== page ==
Hope Not Yet Abandoned
That announcement came as a blow to the Bush administration, which took turns taking credit for the change (a 2005 NIE had declared the opposite) and muttering darkly that it probably isn't true. For the rest of us, it has to be greeted as good news: Either the spooks are willing to speak truth to a lame-duck president or the Iranians got smart enough to make it plain even to U.S. spies that they don't care to play nuclear chicken with the U.S.
With luck – as well as some yanking on Israel's chain – it's less likely the U.S. will find an excuse to attack Iran in the coming year. It could also mean the presidential campaign will become slightly less bellicose on the GOP side, while isolating Dem Hillary Clinton for her Bush-like sabre-rattling at the Iranians. It might even mean primary voters will push the candidates and the Congress to get serious about withdrawal from Iraq.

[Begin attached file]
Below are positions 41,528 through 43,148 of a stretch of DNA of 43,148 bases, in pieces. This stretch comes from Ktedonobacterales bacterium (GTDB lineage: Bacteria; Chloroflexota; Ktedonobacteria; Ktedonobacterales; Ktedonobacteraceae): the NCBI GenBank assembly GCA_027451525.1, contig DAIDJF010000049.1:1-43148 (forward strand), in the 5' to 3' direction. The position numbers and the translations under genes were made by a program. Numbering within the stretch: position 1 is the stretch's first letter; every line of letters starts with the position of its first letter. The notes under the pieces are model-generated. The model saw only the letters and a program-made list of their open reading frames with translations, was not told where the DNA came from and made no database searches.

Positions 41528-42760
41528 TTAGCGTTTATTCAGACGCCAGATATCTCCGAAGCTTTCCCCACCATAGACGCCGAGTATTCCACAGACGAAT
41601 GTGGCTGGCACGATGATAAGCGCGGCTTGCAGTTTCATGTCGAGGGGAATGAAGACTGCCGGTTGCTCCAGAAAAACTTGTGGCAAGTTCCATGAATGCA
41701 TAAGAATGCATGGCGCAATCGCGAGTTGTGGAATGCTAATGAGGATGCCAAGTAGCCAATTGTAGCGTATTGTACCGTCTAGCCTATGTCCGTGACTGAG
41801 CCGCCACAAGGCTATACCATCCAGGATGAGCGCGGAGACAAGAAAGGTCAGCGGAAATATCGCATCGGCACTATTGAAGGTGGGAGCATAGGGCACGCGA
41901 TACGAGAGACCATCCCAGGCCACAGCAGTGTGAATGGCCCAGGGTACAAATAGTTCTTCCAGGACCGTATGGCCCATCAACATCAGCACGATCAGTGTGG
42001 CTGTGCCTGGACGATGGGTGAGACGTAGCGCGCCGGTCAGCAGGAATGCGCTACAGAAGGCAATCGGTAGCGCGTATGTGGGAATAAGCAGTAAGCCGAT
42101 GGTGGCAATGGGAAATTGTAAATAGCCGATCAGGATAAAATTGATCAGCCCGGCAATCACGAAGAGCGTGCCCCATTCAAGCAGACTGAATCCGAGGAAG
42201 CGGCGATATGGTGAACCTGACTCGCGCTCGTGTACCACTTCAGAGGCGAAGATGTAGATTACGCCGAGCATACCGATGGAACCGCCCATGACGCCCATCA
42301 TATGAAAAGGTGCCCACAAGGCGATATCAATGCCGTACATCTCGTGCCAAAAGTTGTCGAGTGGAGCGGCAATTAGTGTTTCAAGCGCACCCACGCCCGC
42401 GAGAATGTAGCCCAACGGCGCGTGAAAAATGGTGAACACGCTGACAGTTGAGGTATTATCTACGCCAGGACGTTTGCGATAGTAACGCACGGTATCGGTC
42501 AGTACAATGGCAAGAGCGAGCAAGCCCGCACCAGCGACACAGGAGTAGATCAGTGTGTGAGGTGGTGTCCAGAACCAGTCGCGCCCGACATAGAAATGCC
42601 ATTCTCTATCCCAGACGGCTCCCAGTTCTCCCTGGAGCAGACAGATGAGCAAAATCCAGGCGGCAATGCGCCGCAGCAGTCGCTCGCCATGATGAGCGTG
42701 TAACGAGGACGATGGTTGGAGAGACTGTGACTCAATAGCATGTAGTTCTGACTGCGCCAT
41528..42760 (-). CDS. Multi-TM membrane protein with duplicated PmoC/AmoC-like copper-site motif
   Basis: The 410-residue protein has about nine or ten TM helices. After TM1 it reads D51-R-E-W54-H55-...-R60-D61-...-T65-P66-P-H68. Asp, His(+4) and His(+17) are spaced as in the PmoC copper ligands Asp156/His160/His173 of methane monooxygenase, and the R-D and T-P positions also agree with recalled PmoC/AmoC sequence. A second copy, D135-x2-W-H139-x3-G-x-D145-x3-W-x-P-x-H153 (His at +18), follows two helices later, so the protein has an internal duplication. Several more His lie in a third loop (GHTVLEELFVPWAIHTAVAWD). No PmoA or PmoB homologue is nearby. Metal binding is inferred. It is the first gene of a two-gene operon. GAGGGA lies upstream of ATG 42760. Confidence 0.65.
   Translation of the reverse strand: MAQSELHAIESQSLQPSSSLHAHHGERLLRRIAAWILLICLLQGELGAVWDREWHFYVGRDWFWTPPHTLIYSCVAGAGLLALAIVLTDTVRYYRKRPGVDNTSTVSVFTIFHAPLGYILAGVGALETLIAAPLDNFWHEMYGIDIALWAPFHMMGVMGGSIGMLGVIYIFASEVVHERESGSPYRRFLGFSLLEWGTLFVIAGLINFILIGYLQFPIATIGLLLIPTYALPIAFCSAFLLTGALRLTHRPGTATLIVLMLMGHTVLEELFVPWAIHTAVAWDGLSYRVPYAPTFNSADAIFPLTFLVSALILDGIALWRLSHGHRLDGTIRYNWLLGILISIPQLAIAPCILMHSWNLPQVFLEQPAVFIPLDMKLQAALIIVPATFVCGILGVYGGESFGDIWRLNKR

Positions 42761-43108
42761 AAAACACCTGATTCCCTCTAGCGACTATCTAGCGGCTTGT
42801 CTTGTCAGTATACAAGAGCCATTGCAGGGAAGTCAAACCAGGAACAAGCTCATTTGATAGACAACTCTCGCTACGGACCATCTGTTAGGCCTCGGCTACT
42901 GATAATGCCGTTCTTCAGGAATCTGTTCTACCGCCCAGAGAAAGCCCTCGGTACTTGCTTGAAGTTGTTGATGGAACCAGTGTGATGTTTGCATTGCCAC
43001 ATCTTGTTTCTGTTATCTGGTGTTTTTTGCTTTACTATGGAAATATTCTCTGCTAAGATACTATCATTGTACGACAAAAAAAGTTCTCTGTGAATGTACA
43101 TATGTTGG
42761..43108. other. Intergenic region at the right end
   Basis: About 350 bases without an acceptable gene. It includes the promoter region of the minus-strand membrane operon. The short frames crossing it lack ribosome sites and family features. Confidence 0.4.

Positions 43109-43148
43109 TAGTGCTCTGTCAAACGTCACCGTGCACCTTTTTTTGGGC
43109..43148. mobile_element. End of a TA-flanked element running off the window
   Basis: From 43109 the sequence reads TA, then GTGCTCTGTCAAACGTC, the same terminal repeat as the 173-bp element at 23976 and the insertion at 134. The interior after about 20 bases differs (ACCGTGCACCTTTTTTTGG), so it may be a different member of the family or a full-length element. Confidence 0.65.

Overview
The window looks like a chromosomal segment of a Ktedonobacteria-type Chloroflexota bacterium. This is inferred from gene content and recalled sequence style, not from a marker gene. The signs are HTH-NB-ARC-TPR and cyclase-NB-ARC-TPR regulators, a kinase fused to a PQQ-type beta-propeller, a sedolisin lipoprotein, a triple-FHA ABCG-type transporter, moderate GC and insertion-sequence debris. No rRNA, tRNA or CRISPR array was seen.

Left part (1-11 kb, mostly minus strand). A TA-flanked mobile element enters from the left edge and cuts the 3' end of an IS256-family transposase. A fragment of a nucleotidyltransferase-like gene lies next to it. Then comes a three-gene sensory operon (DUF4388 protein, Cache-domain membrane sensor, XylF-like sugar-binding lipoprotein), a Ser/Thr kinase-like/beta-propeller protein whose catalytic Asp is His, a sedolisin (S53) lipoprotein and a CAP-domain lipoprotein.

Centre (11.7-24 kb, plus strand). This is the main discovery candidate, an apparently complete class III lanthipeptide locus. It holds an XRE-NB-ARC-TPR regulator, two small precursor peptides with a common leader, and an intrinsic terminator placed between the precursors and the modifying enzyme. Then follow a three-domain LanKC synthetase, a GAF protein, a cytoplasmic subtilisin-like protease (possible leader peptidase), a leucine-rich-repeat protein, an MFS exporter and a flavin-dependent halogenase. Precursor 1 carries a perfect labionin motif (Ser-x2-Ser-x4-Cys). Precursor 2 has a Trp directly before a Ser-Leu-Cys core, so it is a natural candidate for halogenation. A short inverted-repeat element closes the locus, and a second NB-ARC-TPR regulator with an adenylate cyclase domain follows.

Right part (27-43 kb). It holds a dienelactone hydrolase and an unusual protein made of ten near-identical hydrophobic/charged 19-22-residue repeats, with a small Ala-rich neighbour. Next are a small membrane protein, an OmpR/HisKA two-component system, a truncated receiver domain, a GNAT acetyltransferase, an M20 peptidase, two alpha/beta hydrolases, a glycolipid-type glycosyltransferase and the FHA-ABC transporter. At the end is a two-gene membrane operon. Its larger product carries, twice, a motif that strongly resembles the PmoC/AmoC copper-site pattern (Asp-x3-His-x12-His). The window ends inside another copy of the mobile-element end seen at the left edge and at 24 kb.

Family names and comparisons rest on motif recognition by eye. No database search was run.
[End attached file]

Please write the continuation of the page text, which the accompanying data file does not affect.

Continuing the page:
Meanwhile, on the ground, violence has undeniably diminished in Iraq, although it's unclear whether the U.S. "surge" or tactical Iraqi factional truces are most responsible. As The Washington Post's Thomas Ricks reported recently, the improvement is painfully relative. On Nov. 20, he alluded to Dante's Inferno while telling online readers, "I just got back from Baghdad last week, and it was clear that violence has decreased. But it hasn't gone away. It is only back down to the 2005 level – which to my mind is kind of like moving from the eighth circle of hell to the fifth."
As an invader and occupier, the U.S. remains responsible for hundreds of thousands of Iraqi deaths, a total to which hundreds continue to be added every month we remain. There are some 4 million external and internal refugees, also our responsibility. In the words of Seymour Hersh, "There are two very clear options. Option A: Get everybody out by midnight tonight. Option B: Get everybody out by midnight tomorrow. The fuel that keeps the war going is us."